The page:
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What is the Money Factor?

The money factor is the interest rate that is paid over the course of a car lease. It is similar to the interest paid for a car loan. It is expressed as a very small number (e.g. 0.00155). The figure can be converted to APR interest rate by multiplying by 2400. 2400 as a conversion factor remains constant. The money factor determines the financing charges to be made for the monthly payments made for a car lease.

The calculation for the interest on a lease is executed, using traditional APR and dividing it by 2400 to convert the figure to a decimal figure. The residual, net cap cost, and the price of the car are added then multiplied by the money factor . This means that the charge for the car is based on the price.

How to Treat Disclosure Rules and Depreciation

Lease money factor is not usually disclosed in a lease contract. Neither is it in lease advertisements or commercials. The dealer may provide the money factor. Individuals with a lease contract may calculate the money factor by dividing lease charge by the term (lease months) which is divided by the net cap cost plus residual value.

If one uses a car lease, they have to pay for the depreciation in the value of a vehicle while it is in their possession. Lease payments on the car include depreciation, taxes, and interest.

The higher the amount of depreciation, the higher the monthly payments may be. Sales tax is also included in monthly payments. Taxes may be charged on depreciation.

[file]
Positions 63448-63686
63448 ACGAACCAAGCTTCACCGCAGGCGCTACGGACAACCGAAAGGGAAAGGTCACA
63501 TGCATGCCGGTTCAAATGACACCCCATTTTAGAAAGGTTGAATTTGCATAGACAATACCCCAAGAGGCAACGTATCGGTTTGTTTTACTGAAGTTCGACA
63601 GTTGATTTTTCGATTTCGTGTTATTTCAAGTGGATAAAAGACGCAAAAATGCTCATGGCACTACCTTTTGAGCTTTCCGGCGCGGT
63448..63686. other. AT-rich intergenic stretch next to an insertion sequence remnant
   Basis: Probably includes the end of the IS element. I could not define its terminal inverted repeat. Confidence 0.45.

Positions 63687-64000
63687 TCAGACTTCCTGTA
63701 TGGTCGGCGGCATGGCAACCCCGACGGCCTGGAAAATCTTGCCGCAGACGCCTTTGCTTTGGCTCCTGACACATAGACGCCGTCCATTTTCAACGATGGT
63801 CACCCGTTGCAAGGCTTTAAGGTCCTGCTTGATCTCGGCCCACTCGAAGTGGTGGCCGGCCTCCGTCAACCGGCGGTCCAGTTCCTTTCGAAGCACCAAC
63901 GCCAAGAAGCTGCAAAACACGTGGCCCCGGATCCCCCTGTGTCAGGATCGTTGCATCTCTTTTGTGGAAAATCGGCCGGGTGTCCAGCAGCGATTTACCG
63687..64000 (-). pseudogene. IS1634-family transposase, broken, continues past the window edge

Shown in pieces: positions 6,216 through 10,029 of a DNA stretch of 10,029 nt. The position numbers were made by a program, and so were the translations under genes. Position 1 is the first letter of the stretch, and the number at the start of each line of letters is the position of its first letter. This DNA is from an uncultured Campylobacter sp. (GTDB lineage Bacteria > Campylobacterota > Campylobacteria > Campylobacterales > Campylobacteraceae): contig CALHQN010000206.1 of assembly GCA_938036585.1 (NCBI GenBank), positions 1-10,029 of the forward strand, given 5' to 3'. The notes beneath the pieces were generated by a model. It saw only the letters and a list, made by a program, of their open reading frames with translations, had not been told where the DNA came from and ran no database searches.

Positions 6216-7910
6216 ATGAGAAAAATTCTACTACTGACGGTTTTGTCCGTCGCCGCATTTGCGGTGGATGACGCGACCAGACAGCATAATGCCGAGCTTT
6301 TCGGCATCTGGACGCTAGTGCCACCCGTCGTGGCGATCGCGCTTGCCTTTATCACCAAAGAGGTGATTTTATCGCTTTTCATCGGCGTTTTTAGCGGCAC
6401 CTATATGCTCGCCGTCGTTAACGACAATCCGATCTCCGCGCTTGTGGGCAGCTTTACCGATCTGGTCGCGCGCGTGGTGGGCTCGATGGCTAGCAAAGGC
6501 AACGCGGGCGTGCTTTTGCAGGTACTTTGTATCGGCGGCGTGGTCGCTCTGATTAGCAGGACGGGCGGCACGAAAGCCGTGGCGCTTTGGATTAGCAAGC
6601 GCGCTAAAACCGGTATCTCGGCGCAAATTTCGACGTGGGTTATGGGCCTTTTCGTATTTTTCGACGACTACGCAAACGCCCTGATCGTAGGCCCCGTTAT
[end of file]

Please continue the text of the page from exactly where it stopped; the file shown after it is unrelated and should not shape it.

Credit History

Credit history can have a significant effect on the money factor. Money factor may be higher for individuals with poor credit history. This presents higher monthly lease payments which can prove to be costly.

Most customers don’t usually discuss the money factor with car dealers. The law does not require that dealers discuss the money factor or disclose it in contracts. It helps to engage a dealer in conversation about the money factor to gain a better idea of nuances of the deal and monthly payments related to it.

It is important to pay attention to how the money factor is expressed. Without enough understanding of the figures, one could easily interpret a high money factor as low.

Although it is not often advertised, car companies may offer lower money factors through special limited-time lease deals. Such rates can be close to 0% equivalent APR.

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